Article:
Q: What’s the best thing about being an agent? worst?
-I’ve enjoyed being an agent because I like to be involved with guiding, advising, counseling performers about their careers. I like helping to develop someone who’s come out of school with a BFA or an MFA or out of conservatory training in London or New York or here on the West Coast. Actors are not familiar with the business side of the industry, so they place their careers, they place themselves in the hands of artists’ representatives and I enjoy that, I enjoy guiding them.
I think that’s one of the things about the agency business that I enjoy the most, to see them develop and give them opportunities to grow. I’m thrilled when they get those opportunities, bigger opportunities, more visibility, increase their profile, all of which increases their net worth. Someone who’s always wanted to play Hamlet or King Lear as they have trained in their acting schools, to finally give them the opportunity to do that and to sit in the audience some years down the line, it's thrilling, it's exhilarating to me. I am beaming in the audience as they perform. Not only in theater but also in film or television, to be able to get them a role as a regular in a television series where they’ve been playing bit parts or guest star roles, to get them a leading role in a feature picture whereas they’ve been working dayplayer parts or smaller roles. To watch my clientele up on screen, that to me is really exciting. I am so proud of them. They're like my children.
As to the least part of the business, it’s probably dealing with the actor or the performer or the artist whose career you have built and to have them come and tell you that they have decided to leave you for another agency, a large corporate agency. It’s as if their head has swelled, they have become very full of themselves and now this other organization is going to be able to do a better job for them than you are able to do and they’ve succumbed to the persuasion of the large agency. It's pure malarkey. The least part is having to deal with them and point out to them that they’re incorrect. Many is the talent that have succumbed to this and have left our agency to go off to a large corporate agency, then a year or two later their careers have declined, the momentum has disappeared, their balloon has been deflated. The momentum that we had created for them has disappeared. It's very frustrating to us and to the artist.
Q: What advice would you give a young agent just starting out?
-pay attention, listen carefully, try to take on a mentor inside the agency that will help guide you and that you can talk to frequently about the path that is in front of you. A good work ethic is critical, nothing is beneath you, you take on whatever responsibilities, whatever exposure you can have to any of the agents in the office and any of the different departments; gain and take advantage of that exposure, learn it, be trained into it. Work in different departments, don’t just focus on the motion picture department, which is terribly, terribly glamorous but learn about radio and television advertising and commercial departments, learn about reality television, learn about youth departments, learn about the literary department.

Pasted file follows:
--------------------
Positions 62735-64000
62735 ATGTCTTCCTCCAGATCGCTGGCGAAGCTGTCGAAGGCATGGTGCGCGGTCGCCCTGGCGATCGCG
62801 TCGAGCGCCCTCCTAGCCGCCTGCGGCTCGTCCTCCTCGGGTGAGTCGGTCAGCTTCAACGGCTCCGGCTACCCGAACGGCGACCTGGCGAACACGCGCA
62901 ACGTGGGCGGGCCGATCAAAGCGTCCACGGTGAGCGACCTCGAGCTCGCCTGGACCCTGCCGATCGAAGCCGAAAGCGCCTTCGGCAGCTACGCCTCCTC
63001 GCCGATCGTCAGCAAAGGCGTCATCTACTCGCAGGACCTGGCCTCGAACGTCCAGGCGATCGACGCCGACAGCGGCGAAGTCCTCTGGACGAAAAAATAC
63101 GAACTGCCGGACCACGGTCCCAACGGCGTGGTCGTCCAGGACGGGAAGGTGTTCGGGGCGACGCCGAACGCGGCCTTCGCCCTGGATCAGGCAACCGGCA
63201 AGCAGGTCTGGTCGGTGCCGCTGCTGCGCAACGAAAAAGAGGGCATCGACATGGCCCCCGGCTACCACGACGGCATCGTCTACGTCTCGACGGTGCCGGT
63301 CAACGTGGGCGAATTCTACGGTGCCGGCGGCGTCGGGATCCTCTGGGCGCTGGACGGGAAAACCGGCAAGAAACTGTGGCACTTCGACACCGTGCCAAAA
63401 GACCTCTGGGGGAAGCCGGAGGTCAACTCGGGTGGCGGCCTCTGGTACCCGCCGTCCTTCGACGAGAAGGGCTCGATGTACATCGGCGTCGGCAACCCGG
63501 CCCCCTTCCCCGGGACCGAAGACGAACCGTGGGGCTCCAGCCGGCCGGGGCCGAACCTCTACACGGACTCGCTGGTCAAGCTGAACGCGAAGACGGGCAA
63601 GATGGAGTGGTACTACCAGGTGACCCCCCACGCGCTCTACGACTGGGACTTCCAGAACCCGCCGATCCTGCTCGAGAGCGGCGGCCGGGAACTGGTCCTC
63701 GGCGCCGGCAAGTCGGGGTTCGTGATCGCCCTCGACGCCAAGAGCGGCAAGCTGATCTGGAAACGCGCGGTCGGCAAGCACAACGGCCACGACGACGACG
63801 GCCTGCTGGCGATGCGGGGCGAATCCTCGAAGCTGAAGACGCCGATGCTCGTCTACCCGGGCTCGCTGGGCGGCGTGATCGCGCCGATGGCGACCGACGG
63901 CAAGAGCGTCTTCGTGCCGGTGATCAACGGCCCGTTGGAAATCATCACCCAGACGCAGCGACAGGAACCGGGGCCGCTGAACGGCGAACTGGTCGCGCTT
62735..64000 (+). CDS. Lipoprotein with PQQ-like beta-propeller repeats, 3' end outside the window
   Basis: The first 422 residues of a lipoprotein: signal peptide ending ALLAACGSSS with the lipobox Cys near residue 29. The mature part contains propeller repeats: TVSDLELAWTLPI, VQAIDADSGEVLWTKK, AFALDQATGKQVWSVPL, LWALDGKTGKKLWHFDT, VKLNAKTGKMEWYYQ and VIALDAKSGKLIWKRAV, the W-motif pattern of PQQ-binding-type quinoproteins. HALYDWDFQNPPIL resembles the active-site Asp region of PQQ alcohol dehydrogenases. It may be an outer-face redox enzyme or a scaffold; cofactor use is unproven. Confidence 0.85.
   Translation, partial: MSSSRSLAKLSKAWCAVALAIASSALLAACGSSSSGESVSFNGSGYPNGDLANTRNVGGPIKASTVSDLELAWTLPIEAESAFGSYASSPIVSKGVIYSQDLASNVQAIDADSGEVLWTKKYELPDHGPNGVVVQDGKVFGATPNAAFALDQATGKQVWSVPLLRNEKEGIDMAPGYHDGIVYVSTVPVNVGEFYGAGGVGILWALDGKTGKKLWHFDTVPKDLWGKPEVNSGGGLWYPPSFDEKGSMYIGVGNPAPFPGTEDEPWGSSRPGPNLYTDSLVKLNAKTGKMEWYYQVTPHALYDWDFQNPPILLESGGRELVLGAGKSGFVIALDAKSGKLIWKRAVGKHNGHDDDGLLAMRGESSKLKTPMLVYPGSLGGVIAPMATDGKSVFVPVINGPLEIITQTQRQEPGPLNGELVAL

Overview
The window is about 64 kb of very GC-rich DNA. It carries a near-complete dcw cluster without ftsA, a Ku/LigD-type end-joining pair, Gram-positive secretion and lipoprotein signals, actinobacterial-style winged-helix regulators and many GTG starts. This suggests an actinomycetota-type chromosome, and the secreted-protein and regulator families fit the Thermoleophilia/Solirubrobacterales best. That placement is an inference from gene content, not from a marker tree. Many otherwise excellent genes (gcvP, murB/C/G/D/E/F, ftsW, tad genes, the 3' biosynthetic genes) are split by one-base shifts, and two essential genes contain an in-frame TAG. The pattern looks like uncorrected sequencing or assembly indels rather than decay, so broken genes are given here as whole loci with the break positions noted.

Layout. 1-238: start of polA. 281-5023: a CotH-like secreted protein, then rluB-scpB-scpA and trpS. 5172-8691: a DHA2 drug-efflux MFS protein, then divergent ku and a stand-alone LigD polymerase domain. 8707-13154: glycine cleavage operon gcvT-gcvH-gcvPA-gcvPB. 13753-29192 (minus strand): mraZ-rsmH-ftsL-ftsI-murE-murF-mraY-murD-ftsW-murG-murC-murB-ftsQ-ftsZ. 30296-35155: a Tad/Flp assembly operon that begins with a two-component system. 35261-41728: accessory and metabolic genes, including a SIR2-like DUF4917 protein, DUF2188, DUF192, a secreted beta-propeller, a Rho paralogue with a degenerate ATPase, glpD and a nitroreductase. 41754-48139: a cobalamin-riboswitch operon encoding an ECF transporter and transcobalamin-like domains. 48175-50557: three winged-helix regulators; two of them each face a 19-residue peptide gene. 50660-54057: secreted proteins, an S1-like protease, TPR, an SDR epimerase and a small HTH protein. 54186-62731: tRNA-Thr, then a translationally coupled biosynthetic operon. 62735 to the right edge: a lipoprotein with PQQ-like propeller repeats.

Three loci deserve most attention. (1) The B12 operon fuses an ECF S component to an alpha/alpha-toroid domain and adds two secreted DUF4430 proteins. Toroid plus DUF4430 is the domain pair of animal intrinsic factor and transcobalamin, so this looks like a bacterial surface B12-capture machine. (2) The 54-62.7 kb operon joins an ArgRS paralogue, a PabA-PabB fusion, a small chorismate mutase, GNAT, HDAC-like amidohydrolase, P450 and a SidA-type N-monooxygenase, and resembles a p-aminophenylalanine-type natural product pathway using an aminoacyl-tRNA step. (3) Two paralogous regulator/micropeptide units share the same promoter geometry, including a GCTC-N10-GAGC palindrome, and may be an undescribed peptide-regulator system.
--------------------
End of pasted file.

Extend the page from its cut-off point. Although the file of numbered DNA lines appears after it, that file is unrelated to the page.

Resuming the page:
Q: You’ve been in the business for many years, what is one of your favorite stories?
-this was an unusual situation that occurred some years ago. The Democratic National Convention was being held in Los Angeles in The Sixties and I was working at MCA in the commercial advertising division. Lipton Tea came to me and asked me if I had someone who could be their spokesperson, their image on television, they wanted someone who would be live at the convention, whenever they cut to a commercial during the telecast of the convention. They would provide the sixty seconds of advertising copy and the performer would deliver the message. They wanted a celebrity, they wanted a personality, they didn’t just want a spokesperson or a presenter. I came up with one of our clients, Mr. Eddie Albert, and I proposed him to Lipton. He was a well-known actor but he’d never done any commercials so he was reluctant to appear in the cold, cruel, crass world of television advertising. In those days name actors didn’t do television commercials, so he was resistant. But the money was terribly attractive and it was only going to be a one-time thing, the commercials would not continue on the air afterwards, they would be on the air just this one time during the convention.